To win minority voters, Republicans must repackage their conservatism in a way that appeals to them, Graham said. That does not mean Republicans have to walk away from their core beliefs, he added. But Republicans must seek compromises and their rhetoric must change, Graham said, citing the immigration debate, in particular.
“It’s a very emotional issue,” Graham said of immigration. “The way it’s been talked about makes it sound like we’re hostile to Hispanics, not just worried about broken borders.”
Graham supports a solution short of deportation of illegal immigrants. Instead, those immigrants would have to become proficient in English, pay taxes and a fine, and wait in turn to become citizens. Those who have committed a crime, other than illegal immigrating, would not be eligible to stay.
In exchange, U.S. borders would be shored up and new measures taken to ensure illegal immigrants don’t take jobs away from Americans.
As for growing African-American support, Graham said Republicans must stress the areas where agreement already exists, including supporting marriage as only between one man and one woman and the pro-life agenda.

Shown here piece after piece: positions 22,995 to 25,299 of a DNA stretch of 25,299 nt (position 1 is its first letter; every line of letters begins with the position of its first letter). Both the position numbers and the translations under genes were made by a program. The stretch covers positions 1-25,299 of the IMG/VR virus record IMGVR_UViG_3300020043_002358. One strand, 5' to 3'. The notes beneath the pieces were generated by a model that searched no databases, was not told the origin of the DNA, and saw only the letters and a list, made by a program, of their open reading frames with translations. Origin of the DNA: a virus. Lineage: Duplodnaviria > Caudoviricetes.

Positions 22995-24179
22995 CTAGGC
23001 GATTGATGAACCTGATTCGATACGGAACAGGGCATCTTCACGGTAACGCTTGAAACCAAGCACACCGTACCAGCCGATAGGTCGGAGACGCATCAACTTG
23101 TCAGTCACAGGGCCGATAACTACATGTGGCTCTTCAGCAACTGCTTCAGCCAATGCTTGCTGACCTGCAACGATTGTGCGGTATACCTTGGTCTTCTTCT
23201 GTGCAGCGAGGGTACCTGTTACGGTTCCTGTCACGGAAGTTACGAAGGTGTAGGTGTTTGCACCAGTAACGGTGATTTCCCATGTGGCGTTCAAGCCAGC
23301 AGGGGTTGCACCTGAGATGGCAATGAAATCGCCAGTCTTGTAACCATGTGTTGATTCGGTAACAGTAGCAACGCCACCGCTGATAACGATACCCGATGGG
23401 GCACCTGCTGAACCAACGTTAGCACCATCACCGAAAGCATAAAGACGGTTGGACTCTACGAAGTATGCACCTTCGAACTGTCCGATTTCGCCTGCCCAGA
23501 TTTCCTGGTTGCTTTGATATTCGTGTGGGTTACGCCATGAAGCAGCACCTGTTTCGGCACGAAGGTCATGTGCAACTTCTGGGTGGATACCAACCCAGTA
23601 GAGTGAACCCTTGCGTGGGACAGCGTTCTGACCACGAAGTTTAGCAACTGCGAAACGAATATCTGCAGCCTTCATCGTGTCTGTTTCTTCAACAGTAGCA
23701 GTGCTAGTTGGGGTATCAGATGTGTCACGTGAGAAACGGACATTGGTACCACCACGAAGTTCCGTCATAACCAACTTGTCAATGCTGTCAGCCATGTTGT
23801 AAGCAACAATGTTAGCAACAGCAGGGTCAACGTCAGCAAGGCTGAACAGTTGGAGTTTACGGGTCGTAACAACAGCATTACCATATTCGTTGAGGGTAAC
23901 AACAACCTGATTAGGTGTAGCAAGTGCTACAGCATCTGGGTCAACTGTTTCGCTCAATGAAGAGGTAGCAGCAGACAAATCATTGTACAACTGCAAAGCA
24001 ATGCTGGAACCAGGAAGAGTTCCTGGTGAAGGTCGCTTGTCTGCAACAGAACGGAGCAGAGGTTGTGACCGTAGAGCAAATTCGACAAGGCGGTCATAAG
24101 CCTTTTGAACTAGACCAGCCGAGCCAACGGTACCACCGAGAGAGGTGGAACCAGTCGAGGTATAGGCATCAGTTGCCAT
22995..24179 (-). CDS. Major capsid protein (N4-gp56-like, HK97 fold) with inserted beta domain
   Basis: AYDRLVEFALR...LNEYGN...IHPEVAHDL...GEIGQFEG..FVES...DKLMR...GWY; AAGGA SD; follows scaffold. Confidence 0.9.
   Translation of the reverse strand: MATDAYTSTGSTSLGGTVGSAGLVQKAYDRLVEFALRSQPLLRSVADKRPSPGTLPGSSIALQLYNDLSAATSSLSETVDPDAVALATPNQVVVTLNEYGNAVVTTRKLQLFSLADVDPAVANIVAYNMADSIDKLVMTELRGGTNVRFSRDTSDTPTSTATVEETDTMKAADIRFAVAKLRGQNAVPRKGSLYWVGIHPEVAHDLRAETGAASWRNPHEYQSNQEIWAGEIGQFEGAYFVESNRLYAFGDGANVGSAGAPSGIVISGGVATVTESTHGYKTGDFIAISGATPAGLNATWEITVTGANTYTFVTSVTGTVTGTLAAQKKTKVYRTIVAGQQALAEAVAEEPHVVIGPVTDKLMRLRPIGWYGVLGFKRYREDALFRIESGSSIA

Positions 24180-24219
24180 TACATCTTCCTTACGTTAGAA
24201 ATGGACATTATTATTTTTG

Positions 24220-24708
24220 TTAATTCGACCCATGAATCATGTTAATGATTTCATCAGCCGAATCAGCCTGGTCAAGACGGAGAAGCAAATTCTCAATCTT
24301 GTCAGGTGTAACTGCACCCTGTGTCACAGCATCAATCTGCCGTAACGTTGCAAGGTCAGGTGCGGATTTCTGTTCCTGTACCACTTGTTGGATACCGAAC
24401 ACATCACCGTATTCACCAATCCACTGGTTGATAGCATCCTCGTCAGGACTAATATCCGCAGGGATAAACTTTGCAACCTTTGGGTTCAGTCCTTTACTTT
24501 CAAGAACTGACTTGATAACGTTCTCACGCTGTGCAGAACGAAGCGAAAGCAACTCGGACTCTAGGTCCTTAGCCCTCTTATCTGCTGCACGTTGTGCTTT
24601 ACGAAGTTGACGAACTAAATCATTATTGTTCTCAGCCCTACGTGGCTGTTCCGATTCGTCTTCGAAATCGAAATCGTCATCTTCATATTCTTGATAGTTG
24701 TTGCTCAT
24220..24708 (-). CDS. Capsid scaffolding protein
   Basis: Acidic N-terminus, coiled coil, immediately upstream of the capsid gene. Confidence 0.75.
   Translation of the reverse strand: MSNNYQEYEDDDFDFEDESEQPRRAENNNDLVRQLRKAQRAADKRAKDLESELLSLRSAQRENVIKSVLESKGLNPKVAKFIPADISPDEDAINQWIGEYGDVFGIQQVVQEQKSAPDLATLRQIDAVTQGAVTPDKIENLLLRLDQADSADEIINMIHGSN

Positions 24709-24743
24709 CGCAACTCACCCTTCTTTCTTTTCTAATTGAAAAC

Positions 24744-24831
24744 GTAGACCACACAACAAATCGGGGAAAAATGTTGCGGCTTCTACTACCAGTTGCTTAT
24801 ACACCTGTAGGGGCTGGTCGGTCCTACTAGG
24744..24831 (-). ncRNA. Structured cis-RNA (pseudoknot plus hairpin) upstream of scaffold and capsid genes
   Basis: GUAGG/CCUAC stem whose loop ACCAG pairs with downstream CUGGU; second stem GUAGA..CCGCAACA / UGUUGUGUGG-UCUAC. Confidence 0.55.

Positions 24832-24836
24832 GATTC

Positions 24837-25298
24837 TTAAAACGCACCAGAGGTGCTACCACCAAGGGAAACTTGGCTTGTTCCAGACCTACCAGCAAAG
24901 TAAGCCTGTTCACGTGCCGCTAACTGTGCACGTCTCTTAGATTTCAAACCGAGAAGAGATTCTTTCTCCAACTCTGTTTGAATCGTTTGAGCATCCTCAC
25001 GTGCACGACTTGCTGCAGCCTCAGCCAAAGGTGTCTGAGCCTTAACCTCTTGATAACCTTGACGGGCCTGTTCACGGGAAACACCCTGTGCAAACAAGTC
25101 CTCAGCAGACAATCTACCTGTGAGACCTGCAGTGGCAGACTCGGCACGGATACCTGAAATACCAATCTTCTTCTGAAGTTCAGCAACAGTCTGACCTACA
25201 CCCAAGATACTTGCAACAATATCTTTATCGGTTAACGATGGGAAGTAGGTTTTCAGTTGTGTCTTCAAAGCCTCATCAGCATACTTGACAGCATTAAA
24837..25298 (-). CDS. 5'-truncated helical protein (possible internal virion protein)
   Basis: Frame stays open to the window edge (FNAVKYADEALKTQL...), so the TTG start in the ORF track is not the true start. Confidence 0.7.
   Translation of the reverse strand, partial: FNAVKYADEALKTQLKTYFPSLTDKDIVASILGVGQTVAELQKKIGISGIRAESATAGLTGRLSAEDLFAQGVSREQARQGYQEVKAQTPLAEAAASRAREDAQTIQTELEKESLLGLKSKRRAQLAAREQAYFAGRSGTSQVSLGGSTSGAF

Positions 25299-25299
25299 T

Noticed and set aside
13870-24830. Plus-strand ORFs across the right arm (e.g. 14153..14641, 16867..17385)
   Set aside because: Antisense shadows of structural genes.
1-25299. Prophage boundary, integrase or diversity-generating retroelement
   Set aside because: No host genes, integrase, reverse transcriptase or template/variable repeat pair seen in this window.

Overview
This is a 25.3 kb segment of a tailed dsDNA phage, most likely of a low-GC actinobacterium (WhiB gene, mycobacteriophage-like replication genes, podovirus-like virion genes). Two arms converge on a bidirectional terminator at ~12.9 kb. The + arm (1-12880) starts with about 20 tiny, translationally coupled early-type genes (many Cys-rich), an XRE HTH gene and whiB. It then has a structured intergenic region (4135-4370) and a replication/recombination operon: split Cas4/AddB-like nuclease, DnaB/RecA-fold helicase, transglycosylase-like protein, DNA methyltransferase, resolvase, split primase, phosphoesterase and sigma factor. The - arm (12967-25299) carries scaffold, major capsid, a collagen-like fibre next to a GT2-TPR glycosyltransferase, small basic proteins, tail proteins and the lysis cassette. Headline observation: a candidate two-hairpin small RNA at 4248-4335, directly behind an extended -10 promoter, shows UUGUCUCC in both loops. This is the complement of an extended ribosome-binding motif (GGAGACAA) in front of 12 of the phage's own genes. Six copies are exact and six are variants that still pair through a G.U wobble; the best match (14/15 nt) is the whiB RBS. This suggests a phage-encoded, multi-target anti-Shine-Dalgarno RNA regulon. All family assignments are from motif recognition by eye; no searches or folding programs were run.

“Conservatism presented in the right way will appeal to these groups. We’ve just got to package conservatism in a way that will be listened to,” he said.
Meet our numbers cruncher
Attention S.C. Commerce Department officials: please call Jeff Wilkinson.
The Commerce Department recently unveiled a study showing that the military has a $15.7 billion-a-year economic impact on South Carolina. The study took about six months to complete and officials plan to use it to pressure S.C.’s congressional delegation to agree to a deal that will avoid sequestration – a series of automatic budget cuts that would slash $600 billion from the military’s total budget.
This was not news to Wilkinson, who covers the military for The State newspaper. Wilkinson performed his own study two years ago and came up with $16 billion – a figure he has been using in his stories ever since.
How long did it take Wilkinson?
“An afternoon,” he said.
Before everyone gets all mad about wasting taxpayer money, please note the Commerce Department did not pay a consultant to do its study. (The agency did it in-house.)
Staff writers Adam Beam and Gina Smith contributed